The imminent immigration fear

My husband and I watched “Living Undocumented,” a show on Netflix about illegal immigration in the United States, for the same reason we like watching people trying to crawl out of debt: some sort of warped guilty pleasure we share.

We wanted to feel good about our mediocre existence and compare ourselves to people who had a long journey ahead of them. It wasn’t a sick act – we weren’t mocking, but rather seeing how far we’d come; from the headache of filling out dozens of applications, ordering official documents and multiple interviews, to waiting anxiously for the results  we couldn’t be sure about. If we weren’t accepted, it would upend our lives.

My husband’s Canadian citizenship ceremony was happening the next day, after nine years of our own hike across the land of bureaucracy. We both have a Brazilian background; I moved to Canada with my family at three years of age, and he arrived as an exchange student when he was 18 years old. It finally felt okay to be excited, and we decided to be reckless and get a taste of what the very first steps felt like.

We watched the first episode, then another, until it was 1:30 a.m. We wouldn’t go to sleep until we finished at least one more. What we expected to give us peace, made us doubt if my partner’s ceremony would happen at all.

I expected it to be bad, but my ignorance as to what constituted bad was quite juvenile.

It was as if I had been irresponsible in thinking everything would go smoothly. Without giving blatant spoilers, I learned about the unfairness of the US Border Patrol. For example, I didn’t know they could negotiate peaceful terms involving an undocumented family meeting another family member one more time before they get deported without being deported themselves, only to take it back , and put the visiting family members into indefinite imprisonment at the detention camps. Another thing that shocked me was that US border Patrol could physically assault lawyers representing undocumented immigrants without any immediate repercussions.

It was not just the difficult decisions they had to make — it was the spirit they felt from their community; the constant struggle between wanting acceptance but never being able to reveal yourself.

All this doesn’t compare to how surprised I was to see that under the Trump administration’s Zero Policy, every single undocumented immigrant is treated the same, and can be deported at any time. That means undocumented immigrants who have committed crimes in the country are treated the same as one that is law-abiding and a constructive member of their community through their work and family. The policy forbids any official who oversees the undocumented immigrants to exercise discretion or determine what consequences are appropriate based on the immigrants merits, sometimes allowing for leniency, such as allowing them to stay in the country, or even have a driver’s license, if the individual has contributed constructively to their community and has no police record. Instead, all officials have to apply a predetermined punishment, in this case deportation or detention at an internment camp.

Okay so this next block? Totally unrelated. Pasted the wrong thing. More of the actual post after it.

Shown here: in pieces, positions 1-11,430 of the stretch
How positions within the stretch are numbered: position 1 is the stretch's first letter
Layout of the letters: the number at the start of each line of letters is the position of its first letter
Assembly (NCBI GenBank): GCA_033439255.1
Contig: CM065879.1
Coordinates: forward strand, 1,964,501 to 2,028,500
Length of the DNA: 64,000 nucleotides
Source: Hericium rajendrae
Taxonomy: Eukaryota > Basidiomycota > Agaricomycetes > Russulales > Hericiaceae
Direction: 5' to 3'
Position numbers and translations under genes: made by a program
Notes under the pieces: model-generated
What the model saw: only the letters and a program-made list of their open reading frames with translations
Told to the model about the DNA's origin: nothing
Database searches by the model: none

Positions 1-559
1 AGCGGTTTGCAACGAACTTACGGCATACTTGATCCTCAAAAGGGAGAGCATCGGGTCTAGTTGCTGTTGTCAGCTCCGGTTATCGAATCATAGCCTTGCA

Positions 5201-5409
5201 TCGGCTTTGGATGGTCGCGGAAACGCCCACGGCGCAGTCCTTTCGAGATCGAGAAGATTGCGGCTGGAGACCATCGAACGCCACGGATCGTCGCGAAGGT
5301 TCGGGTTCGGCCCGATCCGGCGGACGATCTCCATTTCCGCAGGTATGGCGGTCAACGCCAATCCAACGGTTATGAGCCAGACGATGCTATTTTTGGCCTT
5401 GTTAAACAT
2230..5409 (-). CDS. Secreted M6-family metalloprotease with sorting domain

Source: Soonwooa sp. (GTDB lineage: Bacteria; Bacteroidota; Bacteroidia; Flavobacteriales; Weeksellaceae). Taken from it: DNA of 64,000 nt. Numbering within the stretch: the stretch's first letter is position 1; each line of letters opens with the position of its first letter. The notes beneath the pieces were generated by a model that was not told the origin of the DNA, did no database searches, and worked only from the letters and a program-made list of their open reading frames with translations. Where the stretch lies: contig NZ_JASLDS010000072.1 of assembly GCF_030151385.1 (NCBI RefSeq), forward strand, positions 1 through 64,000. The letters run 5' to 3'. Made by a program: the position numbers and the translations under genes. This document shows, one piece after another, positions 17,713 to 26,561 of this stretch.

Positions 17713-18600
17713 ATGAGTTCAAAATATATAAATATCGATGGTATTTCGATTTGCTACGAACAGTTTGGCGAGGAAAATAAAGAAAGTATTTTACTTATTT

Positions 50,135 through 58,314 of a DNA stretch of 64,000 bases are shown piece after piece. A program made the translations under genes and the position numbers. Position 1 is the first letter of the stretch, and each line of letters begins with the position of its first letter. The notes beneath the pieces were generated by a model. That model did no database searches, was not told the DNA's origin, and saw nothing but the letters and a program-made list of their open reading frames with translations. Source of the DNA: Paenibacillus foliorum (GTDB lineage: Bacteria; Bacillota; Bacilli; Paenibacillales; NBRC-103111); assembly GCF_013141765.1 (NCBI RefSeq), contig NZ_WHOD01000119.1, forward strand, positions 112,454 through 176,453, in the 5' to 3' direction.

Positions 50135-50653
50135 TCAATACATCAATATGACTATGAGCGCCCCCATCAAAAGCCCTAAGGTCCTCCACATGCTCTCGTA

This means undocumented immigrants who have willingly checked into Border Patrol agencies throughout the years, paid taxes, are raising their families with their kids going to local schools, and have never committed a crime, could be deported at any moment.

The friendly relationship between the agency and the people wanting to live a better life had come to a terrible end: mothers and fathers having to say goodbye to their children, decade-old careers abruptly ceased.

I couldn’t help but wonder, what if we weren’t safe from this? What if all it takes is one government worker interpreting the law in their own way, destroying everything we worked for?

These nine years of our own process to citizenship were challenging, not because we were undocumented, but because it escalated to a lengthy trial where my partner had to win in order to apply for citizenship. On the day of the verdict, the judge said how impressed he was with my husband because he had represented himself in court, and won. This was an incredible victory; we were overjoyed and relieved. But it also became an event warranting suspicion; the trial proceedings and outcome had to constantly be reviewed throughout the application process.

While I am not at liberty to divulge all the details surrounding the case, it ultimately meant we had one more hurdle to overcome. Before the ceremony, all applicants have to go through a final verification process, meaning everything that occurred during the process had to be reviewed one final time. We were worried: could the person behind the desk use this as a reason to postpone us from crossing the finish line? On the day of the ceremony, neither of us spoke about it. I prayed for the best, and started thinking about a calculated reaction to the worst.

As the day progressed from the initial anxiety to the reassurance of the judge’s welcome, to sitting and witnessing my life partner swear the oath as a citizen of Canada, I realized I never had anything to worry about. There was a pride and unity that filled the room, a rhetoric that went beyond integration — there was open praise for our different backgrounds, and that as people we would add our culture to the fabric of Canada’s history.

Our victory felt bittersweet knowing how hard it is for others to work for years, only to have it taken away. We had finally made it, and I can only feel an abundance of gratefulness: for my country, for this nation of people who are accepting, and that we can now officially call ourselves a Canadian family.


Graphic by @sundaeghost

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